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March 1, 2005
Vol. 62
No. 6

The Principal Connection / Perception Is Reality

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      As a principal, I occasionally hear comments that hurt. “Why doesn't our school teach students how to spell?” a parent will ask. “Sometimes you seem too busy to have time for me,” a teacher complains. My immediate reactions? Of course, we teach our students to spell! And I always make time for teachers. But regardless of the accuracy of these perceptions—and their effect on my feelings—I need to hear them.
      In every organization, leaders must know how they are viewed by colleagues, customers, and anyone else with whom they work. This is especially important in schools, where interactions among constituents can be limited or perfunctory.
      School leaders can so easily become isolated. Despite the lip service paid to “instructional leadership,” more often we find ourselves fighting fires, dancing with massive amounts of paperwork, and sitting through endless meetings. Because we are so busy responding and reacting, we too rarely take the time to seek out others' thoughts. At most, we may gather the opinions of a few trusted allies on a given issue and then assume that everyone agrees with us. But when leaders implement a decision under the illusion that they know everyone's perceptions, they can make critical mistakes. That's why we must formalize the process and routinely solicit feedback and input—not just from our confidants and friends, but also from those with whom we communicate less often and even disagree.
      We need to systematically gather perceptions about our current performance and what steps we should take in the future. To this end, each spring I distribute a survey to faculty members that asks them to indicate what I should start, what I should stop, and what I should continue. This approach gives me the faculty's honest opinions about my strengths and weaknesses without making teachers uncomfortable. A few times each year, I also host “Breakfast with Tom,” which gives all faculty members the opportunity to chat with me over doughnuts and coffee. The agenda is theirs.
      Last year, I also engaged in a 360 evaluation—a practice that takes its name from the number of degrees in a circle, indicating that feedback comes not just from a supervisor but from all directions. I asked 35 faculty and staff members, parents, and members of our board of directors to share their thoughts about my performance with the third-party firm that conducts these evaluations. The firm reviewed the results with me, helping me understand not only how I am seen by those with whom I work but also how these perceptions compare to how leaders of other schools are perceived by their constituencies.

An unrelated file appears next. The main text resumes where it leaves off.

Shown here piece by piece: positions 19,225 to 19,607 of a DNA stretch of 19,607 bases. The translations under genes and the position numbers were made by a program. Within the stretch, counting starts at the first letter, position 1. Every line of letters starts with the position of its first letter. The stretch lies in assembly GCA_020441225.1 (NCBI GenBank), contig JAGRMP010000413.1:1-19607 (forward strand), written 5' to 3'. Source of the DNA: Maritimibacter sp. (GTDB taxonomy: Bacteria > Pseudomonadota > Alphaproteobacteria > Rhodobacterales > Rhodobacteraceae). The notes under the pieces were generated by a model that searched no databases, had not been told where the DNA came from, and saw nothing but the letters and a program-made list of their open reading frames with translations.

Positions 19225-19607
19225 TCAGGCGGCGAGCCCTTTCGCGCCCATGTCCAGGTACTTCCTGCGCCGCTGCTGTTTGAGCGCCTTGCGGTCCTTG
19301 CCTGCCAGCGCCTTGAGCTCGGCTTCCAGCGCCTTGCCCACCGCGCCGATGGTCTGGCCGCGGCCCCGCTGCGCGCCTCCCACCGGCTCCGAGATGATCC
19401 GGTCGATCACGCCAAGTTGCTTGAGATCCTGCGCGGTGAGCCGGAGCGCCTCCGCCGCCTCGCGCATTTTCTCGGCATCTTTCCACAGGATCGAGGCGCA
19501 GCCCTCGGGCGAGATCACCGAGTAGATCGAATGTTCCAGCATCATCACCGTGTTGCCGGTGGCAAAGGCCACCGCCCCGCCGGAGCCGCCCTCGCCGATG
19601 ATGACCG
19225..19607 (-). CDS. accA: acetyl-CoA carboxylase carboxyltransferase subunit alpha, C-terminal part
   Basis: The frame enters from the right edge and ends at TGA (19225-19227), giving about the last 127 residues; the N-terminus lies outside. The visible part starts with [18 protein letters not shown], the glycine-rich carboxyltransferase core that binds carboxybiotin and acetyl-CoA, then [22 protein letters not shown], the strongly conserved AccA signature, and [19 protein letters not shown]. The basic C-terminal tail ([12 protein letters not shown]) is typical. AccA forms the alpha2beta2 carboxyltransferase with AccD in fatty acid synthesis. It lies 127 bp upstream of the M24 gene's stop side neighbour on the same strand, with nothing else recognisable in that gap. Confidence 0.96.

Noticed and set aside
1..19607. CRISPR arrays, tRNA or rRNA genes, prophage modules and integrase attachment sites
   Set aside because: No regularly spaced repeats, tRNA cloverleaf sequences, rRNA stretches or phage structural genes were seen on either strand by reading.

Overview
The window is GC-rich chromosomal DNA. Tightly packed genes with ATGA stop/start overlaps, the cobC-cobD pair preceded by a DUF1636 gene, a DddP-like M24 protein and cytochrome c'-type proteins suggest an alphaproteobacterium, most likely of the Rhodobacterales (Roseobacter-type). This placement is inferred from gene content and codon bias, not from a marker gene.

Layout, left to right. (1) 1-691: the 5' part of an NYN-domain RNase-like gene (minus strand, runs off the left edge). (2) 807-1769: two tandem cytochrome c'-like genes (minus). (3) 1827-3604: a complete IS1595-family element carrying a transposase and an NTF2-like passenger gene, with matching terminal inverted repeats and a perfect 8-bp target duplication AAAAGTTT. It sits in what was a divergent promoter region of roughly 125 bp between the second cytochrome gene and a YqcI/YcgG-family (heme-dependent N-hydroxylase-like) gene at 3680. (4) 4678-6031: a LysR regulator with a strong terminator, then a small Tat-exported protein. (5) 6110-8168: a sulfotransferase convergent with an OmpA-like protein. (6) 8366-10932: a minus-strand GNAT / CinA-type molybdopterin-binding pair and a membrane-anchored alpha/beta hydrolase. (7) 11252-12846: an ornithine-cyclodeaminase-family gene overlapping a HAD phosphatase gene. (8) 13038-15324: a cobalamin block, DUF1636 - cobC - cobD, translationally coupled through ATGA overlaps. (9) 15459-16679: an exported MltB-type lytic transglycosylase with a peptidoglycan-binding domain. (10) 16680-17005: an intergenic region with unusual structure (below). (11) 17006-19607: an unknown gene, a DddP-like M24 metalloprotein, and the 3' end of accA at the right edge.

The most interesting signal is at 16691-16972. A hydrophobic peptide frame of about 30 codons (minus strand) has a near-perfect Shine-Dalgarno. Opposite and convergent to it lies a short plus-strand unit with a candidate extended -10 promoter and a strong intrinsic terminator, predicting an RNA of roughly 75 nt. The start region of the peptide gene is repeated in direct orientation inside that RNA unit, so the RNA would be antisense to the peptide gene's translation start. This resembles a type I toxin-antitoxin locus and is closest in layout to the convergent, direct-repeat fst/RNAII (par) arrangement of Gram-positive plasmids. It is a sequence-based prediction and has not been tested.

It is also important for school leaders to know how they are perceived by parents. Accordingly, each spring I send out a survey asking parents to indicate what they see as our school's strengths and weaknesses; to share whether or not they believe their child's individual needs are being met; to offer their opinions about our Portfolio Night and parent-teacher conferences; and to indicate whether I have been supportive.
      In addition, a few times throughout the year I use my weekly letter to parents to solicit a single adjective telling me how things are going. Although this approach doesn't yield the rich data of the survey results, it can unearth an issue before it becomes a problem. Last March, for example, one student's mother sent me a terse response: “unfriendly.” That word is rarely used to describe any aspect of our school, so I immediately contacted her. It turned out that she was describing a recent parent-teacher conference, and that the teacher was unaware of her concern. I scheduled another meeting between the teacher and the parent that yielded a more beneficial outcome. Afterward, the parent sent me an e-mail thanking me for asking how things were going and arranging the subsequent meeting. At our end-of-year picnic, the parent gave me a hug and told me what a wonderful year her daughter had had with us, specifically mentioning how much they both liked the teacher! I can recount similar experiences each year.
      Good surveys raise more questions than they answer, and they take us out of our comfort zone. They provide us with recognition for the things we do well and criticism for where we fall short. Invariably, there will be differences between our own perceptions about our performance and the perceptions of others. That's why we need to regularly reach out and ask others, “Hey, how am I doing?”

      Thomas R. Hoerr retired after leading the New City School in St. Louis, Missouri, for 34 years and is now the Emeritus Head of School. He teaches in the educational leadership program at the University of Missouri–St. Louis and holds a PhD from Washington University in St. Louis.

      Hoerr has written six other books—Becoming a Multiple Intelligences School, The Art of School Leadership, School Leadership for the Future, Fostering Grit, The Formative Five, Taking Social-Emotional Learning Schoolwide—and more than 160 articles, including "The Principal Connection" column in Educational Leadership.

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